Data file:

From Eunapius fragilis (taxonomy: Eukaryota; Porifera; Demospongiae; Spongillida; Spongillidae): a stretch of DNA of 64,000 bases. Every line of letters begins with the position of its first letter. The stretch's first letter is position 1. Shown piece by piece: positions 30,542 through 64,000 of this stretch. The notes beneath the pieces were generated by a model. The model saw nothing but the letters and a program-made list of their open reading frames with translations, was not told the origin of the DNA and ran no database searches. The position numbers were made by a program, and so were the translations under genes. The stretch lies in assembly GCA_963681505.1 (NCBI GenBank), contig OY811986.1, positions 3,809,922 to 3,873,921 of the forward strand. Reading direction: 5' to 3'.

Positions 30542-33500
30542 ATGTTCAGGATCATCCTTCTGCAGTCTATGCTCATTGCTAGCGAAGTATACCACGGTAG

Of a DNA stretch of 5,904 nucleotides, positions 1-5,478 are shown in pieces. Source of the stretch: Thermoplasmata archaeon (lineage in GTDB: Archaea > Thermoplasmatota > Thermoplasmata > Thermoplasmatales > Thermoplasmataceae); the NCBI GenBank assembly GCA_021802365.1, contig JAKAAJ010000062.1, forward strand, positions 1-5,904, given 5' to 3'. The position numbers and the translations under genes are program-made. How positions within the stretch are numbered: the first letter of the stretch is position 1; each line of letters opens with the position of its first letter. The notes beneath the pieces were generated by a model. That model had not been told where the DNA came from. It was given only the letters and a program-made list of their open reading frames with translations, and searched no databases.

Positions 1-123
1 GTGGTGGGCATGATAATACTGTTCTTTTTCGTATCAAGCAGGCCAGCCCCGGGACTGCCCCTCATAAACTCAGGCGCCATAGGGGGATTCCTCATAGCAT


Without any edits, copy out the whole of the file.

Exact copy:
From Eunapius fragilis (taxonomy: Eukaryota; Porifera; Demospongiae; Spongillida; Spongillidae): a stretch of DNA of 64,000 bases. Every line of letters begins with the position of its first letter. The stretch's first letter is position 1. Shown piece by piece: positions 30,542 through 64,000 of this stretch. The notes beneath the pieces were generated by a model. The model saw nothing but the letters and a program-made list of their open reading frames with translations, was not told the origin of the DNA and ran no database searches. The position numbers were made by a program, and so were the translations under genes. The stretch lies in assembly GCA_963681505.1 (NCBI GenBank), contig OY811986.1, positions 3,809,922 to 3,873,921 of the forward strand. Reading direction: 5' to 3'.

Positions 30542-33500
30542 ATGTTCAGGATCATCCTTCTGCAGTCTATGCTCATTGCTAGCGAAGTATACCACGGTAG

Of a DNA stretch of 5,904 nucleotides, positions 1-5,478 are shown in pieces. Source of the stretch: Thermoplasmata archaeon (lineage in GTDB: Archaea > Thermoplasmatota > Thermoplasmata > Thermoplasmatales > Thermoplasmataceae); the NCBI GenBank assembly GCA_021802365.1, contig JAKAAJ010000062.1, forward strand, positions 1-5,904, given 5' to 3'. The position numbers and the translations under genes are program-made. How positions within the stretch are numbered: the first letter of the stretch is position 1; each line of letters opens with the position of its first letter. The notes beneath the pieces were generated by a model. That model had not been told where the DNA came from. It was given only the letters and a program-made list of their open reading frames with translations, and searched no databases.

Positions 1-123
1 GTGGTGGGCATGATAATACTGTTCTTTTTCGTATCAAGCAGGCCAGCCCCGGGACTGCCCCTCATAAACTCAGGCGCCATAGGGGGATTCCTCATAGCAT